The Light Between Oceans by M.L. Stedman tells the story of Tom, a World War I veteran who takes his new bride to a lighthouse posting off Australia’s western coast. Deeply in love and captivated by their island home, they long for a child. When a boat washes up on shore carrying a dead man and a live baby girl, they bury the man and raise the child as their own. But Tom is haunted by their choice, and the possibility of the child’s other relatives, until he makes a fateful decision. Stedman’s lyrical writing evokes the island’s charm and utter isolation, as well as Tom’s heartbreaking dilemma.
The Edge of the Earth by Trudy Schwarz follows Trudy Schroeder, raised in middle-class Midwestern comfort and frustrated by the tidy life plan laid out for her. When Trudy escapes to a lighthouse off the coast of California, she discovers the unpredictable beauty of a world entirely different from her own.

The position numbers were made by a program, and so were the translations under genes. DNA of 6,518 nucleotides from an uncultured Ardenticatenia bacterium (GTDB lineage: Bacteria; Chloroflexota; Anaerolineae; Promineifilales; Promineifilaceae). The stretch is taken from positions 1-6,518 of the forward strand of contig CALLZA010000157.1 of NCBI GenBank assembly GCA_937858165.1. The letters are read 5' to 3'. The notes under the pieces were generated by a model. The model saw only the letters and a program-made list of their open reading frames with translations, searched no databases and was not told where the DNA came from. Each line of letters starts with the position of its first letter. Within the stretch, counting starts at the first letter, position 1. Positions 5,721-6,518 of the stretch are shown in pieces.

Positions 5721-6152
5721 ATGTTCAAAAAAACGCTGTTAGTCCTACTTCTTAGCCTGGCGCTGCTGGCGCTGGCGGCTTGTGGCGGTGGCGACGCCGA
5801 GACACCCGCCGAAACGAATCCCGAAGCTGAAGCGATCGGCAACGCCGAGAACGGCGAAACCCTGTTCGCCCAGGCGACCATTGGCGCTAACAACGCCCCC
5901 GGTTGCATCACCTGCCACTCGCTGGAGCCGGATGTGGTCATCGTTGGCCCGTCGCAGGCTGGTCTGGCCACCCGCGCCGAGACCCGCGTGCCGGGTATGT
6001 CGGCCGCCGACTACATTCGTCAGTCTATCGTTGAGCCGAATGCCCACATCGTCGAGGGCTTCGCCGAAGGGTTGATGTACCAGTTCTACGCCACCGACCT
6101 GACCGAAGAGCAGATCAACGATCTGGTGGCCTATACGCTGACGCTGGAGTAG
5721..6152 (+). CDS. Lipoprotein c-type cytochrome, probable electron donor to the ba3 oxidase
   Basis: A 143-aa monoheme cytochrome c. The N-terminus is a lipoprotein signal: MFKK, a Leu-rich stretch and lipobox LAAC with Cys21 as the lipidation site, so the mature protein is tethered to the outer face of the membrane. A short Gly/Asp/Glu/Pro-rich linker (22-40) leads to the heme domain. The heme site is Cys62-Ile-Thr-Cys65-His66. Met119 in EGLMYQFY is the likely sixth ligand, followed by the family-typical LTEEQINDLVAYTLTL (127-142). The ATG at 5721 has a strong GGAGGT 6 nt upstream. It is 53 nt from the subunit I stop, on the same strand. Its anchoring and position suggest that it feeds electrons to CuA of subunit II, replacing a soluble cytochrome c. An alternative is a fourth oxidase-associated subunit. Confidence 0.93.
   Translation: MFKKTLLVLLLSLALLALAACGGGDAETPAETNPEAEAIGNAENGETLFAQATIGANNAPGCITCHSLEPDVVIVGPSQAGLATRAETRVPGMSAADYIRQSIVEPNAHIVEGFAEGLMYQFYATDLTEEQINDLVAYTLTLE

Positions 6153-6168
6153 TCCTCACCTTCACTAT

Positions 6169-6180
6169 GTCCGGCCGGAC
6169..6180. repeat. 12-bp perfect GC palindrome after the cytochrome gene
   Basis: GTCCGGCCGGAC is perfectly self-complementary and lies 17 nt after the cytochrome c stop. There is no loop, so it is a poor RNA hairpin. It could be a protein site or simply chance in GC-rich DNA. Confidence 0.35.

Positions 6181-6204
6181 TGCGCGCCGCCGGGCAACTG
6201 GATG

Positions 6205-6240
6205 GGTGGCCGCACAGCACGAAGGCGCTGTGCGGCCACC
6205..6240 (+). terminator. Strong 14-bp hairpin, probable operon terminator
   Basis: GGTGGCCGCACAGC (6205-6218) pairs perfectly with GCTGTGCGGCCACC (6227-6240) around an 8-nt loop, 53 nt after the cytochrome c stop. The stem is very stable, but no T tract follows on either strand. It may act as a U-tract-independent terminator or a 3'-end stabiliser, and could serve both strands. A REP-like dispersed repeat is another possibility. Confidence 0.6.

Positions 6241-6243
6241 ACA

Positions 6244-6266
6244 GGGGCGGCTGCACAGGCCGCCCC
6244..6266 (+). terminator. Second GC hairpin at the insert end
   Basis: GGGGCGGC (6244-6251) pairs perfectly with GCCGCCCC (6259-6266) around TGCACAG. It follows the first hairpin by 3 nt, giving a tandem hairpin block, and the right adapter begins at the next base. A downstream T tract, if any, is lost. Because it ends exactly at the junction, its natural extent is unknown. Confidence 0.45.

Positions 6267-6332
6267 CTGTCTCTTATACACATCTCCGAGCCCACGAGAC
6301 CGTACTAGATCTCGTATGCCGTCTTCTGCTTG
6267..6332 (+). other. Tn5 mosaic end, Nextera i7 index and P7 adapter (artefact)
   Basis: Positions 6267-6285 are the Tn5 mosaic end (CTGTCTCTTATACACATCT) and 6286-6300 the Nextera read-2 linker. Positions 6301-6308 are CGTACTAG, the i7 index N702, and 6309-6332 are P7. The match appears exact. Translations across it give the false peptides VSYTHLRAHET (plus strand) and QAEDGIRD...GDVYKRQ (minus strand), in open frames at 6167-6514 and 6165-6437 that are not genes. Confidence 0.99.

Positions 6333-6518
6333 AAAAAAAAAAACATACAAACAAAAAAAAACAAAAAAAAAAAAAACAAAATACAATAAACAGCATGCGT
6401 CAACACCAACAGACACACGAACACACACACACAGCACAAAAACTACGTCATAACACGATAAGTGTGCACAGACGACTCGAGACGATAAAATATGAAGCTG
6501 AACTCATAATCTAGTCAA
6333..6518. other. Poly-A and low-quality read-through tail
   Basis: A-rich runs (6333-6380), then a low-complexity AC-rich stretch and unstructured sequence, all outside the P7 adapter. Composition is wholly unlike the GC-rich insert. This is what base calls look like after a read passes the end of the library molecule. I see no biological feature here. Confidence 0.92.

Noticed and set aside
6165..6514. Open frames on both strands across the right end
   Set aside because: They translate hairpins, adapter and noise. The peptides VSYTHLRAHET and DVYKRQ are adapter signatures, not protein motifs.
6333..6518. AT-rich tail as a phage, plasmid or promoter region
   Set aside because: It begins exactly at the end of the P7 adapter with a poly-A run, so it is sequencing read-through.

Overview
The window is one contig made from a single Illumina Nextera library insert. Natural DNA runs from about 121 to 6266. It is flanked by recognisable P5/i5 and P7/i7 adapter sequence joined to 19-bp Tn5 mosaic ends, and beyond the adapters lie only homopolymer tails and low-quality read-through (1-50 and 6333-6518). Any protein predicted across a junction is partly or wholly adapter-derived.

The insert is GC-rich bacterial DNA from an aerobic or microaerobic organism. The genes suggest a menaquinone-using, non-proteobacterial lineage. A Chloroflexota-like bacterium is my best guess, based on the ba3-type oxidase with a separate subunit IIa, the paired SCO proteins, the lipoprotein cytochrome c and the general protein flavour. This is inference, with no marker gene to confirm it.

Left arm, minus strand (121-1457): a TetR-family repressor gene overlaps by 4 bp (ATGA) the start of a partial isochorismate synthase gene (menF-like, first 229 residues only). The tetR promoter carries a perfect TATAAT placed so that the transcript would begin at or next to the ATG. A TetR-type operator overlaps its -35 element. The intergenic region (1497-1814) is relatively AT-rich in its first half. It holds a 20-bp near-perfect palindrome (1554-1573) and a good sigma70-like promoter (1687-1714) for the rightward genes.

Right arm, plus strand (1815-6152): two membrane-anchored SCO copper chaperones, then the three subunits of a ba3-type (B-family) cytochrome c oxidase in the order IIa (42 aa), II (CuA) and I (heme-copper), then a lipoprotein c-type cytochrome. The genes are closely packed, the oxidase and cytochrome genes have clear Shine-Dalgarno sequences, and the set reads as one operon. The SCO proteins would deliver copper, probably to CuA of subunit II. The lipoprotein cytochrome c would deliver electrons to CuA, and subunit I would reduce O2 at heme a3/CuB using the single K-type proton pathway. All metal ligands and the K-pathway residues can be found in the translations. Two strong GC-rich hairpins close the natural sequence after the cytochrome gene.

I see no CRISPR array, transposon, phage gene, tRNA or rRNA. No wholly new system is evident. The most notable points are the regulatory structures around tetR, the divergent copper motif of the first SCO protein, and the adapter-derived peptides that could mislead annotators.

Lighthouse Bay by Kimberely Freeman, set in 1901, a ship sinks off the coast of Lighthouse Bay in Australia. The only survivor is Isabella Winterbourne–escaping her loveless marriage and the devastating loss of her son. One hundred years later, Libby Slater leaves her life in Paris to return to her hometown of Lighthouse Bay. In this adventurous love story spanning centuries, both Isabella and Libby must learn that letting go of the past is the only way to move into the future.
June 12th, 2013
Posted by: Beth
The Michigan Library Association (MLA) Thumbs Up! Award committee has released the Top Ten Books and votes will be taken through August 31st. Each year a committee of dedicated professionals from around Michigan read tons of teen books and then discuss and vote on favorites until the top ten are picked. After a teen participation vote, the committee will select one winner and at least one runner up book.
TEENS: Read as many of the books from the list and then visit the MLA website to vote! The top teen vote counts toward the book that will receive the Thumbs Up! stamp.
June 12th, 2013
Posted by: Ali
Digging for Treasure Sensory Activity
Young children learn by seeing, hearing, touching and talking. Stimulate a child’s senses and help develop fine motor skills at the same time with this simple and fun activity.
- An empty wash basin or plastic bowl